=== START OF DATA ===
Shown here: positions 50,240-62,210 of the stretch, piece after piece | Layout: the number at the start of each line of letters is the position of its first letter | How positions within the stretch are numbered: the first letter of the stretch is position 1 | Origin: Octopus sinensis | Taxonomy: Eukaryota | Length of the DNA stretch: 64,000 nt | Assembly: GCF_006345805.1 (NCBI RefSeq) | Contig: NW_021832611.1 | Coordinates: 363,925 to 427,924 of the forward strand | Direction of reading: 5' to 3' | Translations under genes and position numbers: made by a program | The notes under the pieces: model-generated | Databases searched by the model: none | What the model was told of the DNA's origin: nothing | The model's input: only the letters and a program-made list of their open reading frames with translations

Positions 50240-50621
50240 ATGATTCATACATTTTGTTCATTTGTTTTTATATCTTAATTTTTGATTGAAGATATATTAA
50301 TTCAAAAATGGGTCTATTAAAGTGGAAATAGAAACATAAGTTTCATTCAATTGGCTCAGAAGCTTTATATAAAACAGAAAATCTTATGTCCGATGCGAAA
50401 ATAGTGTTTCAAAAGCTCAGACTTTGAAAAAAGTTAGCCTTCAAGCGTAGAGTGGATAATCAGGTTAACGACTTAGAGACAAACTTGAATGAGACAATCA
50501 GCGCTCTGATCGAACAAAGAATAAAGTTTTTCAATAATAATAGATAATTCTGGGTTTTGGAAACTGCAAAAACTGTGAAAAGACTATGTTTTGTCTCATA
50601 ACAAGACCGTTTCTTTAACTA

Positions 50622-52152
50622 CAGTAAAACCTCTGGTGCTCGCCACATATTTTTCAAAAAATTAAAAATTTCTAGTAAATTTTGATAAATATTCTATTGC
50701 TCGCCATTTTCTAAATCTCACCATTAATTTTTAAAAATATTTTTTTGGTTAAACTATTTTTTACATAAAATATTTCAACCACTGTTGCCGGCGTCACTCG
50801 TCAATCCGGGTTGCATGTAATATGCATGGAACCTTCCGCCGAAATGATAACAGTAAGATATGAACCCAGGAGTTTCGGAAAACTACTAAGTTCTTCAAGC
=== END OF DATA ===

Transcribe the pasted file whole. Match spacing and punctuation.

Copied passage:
Shown here: positions 50,240-62,210 of the stretch, piece after piece | Layout: the number at the start of each line of letters is the position of its first letter | How positions within the stretch are numbered: the first letter of the stretch is position 1 | Origin: Octopus sinensis | Taxonomy: Eukaryota | Length of the DNA stretch: 64,000 nt | Assembly: GCF_006345805.1 (NCBI RefSeq) | Contig: NW_021832611.1 | Coordinates: 363,925 to 427,924 of the forward strand | Direction of reading: 5' to 3' | Translations under genes and position numbers: made by a program | The notes under the pieces: model-generated | Databases searched by the model: none | What the model was told of the DNA's origin: nothing | The model's input: only the letters and a program-made list of their open reading frames with translations

Positions 50240-50621
50240 ATGATTCATACATTTTGTTCATTTGTTTTTATATCTTAATTTTTGATTGAAGATATATTAA
50301 TTCAAAAATGGGTCTATTAAAGTGGAAATAGAAACATAAGTTTCATTCAATTGGCTCAGAAGCTTTATATAAAACAGAAAATCTTATGTCCGATGCGAAA
50401 ATAGTGTTTCAAAAGCTCAGACTTTGAAAAAAGTTAGCCTTCAAGCGTAGAGTGGATAATCAGGTTAACGACTTAGAGACAAACTTGAATGAGACAATCA
50501 GCGCTCTGATCGAACAAAGAATAAAGTTTTTCAATAATAATAGATAATTCTGGGTTTTGGAAACTGCAAAAACTGTGAAAAGACTATGTTTTGTCTCATA
50601 ACAAGACCGTTTCTTTAACTA

Positions 50622-52152
50622 CAGTAAAACCTCTGGTGCTCGCCACATATTTTTCAAAAAATTAAAAATTTCTAGTAAATTTTGATAAATATTCTATTGC
50701 TCGCCATTTTCTAAATCTCACCATTAATTTTTAAAAATATTTTTTTGGTTAAACTATTTTTTACATAAAATATTTCAACCACTGTTGCCGGCGTCACTCG
50801 TCAATCCGGGTTGCATGTAATATGCATGGAACCTTCCGCCGAAATGATAACAGTAAGATATGAACCCAGGAGTTTCGGAAAACTACTAAGTTCTTCAAGC